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A friend asked for some observations on the 18 Feb 07 NY Times article by David Brooks, "Human Nature Redux." "I found it disturbing," she said. I had read only a little bit of it; it seemed too negative to give more time to. But I promised to take a better look. Here's my response.
K: I re-read David Brooks column a number of times. My initial evaluation of it, as too negative too give our limited time and energy to, still holds. I don't regularly read his column, so although I remember some things as being interest and helpful, I don't know what his usual views and positions are. This column seems to me to be pompous, pretentious and even dishonest.
For a start, to announce as he did that things are worse than they used to be is hardly news. And to claim it as the result of new scientific findings seems clearly to indicate he is not up on those findings. His ending, about how much more he knows in comparison to anti-evolution conservatives, is smart-ass.
Essentially, he's telling readers what he thinks they would like to hear.
He is essentially restating the Lutheran and Augustinian view of human nature as hopelessly corrupt. He's a spokesman for what Thomas Berry calls the "most pathological culture ever" at the very beginnings of its becoming aware of its pathology. It's a first step toward working out a new cosmology. In that sense, it's hopeful. But it plays too much with peoples' feelings, as I see it.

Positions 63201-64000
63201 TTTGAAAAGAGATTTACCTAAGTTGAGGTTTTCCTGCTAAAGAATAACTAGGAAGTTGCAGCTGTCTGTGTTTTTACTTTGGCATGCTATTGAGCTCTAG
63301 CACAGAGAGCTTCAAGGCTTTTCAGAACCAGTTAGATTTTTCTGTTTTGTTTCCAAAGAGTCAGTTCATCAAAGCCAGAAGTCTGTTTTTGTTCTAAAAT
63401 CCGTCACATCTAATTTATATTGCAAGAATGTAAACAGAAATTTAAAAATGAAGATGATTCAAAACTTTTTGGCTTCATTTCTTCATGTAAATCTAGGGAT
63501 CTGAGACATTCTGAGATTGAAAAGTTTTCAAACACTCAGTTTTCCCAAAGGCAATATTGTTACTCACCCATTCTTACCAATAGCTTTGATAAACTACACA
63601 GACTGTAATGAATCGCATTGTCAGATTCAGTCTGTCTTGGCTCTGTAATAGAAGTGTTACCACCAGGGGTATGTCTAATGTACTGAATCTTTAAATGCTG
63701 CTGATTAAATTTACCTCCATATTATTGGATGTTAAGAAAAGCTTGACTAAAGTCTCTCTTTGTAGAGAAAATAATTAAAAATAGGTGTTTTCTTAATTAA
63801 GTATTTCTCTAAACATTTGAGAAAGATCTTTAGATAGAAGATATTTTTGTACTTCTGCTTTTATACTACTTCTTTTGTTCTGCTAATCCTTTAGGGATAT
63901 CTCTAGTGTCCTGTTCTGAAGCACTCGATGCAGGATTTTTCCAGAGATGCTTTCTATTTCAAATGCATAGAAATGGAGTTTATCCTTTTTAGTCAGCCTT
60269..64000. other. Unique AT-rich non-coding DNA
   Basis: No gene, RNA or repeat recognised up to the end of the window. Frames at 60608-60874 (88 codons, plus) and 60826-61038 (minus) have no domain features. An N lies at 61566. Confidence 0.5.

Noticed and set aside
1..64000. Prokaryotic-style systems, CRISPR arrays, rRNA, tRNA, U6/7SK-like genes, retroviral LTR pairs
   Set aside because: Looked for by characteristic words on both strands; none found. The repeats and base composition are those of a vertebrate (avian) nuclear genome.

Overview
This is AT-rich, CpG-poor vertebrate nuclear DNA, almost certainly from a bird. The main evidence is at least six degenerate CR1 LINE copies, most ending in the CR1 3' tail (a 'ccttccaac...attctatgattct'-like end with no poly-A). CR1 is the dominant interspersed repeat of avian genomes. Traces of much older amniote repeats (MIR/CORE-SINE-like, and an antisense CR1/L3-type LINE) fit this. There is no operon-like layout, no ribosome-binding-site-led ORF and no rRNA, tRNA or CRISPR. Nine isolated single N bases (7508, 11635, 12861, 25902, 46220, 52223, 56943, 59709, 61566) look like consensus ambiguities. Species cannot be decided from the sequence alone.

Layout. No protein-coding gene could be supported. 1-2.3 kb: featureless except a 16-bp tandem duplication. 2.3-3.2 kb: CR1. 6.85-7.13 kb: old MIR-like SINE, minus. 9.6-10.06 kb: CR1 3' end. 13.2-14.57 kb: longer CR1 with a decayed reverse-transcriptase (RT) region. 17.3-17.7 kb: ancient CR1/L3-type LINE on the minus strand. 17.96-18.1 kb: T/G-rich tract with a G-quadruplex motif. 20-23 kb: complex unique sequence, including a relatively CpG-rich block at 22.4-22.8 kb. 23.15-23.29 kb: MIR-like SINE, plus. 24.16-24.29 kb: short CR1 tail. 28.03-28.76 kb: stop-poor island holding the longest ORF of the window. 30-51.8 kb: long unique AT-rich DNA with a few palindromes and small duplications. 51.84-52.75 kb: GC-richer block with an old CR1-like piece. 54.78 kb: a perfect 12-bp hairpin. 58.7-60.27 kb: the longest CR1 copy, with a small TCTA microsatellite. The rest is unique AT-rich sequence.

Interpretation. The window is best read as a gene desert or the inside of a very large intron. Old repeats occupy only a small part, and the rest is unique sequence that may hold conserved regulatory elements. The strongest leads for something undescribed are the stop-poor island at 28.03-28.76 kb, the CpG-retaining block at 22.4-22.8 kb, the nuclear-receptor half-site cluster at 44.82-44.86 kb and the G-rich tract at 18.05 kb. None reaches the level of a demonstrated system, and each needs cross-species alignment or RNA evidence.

My guess is that more than anything the column reflects the season; it's definitely a depressing time and we long for better weather. He's expressing that depression. And ignoring centuries, even millennia, of different perspectives which gave us things like Ground Hog day, Mardi Gras, Lent, Chinese New Year, et al, with their profound insights into our human situation. My main view is that this column is devoid of human wisdom and we have to be careful not to let it exploit us with its pathological views anymore than we let commercial advertisers exploit us with theirs.
Do you know the Yuri Zhivago poem about all this? (Don't read it as a theological statement but as one about the human heart in the universe):
... and when midnight comes
and all creatures and all flesh fall silent,
as spring puts forth the rumor,
that just as soon as there is better weather,
death itself will be overcome
by the power of the Resurrection.
Another way to say it is that while evil certainly is a reality in the world, the question is, Does it have the last word in the universe?
All this is probably more than you were asking for!
Thursday, February 22, 2007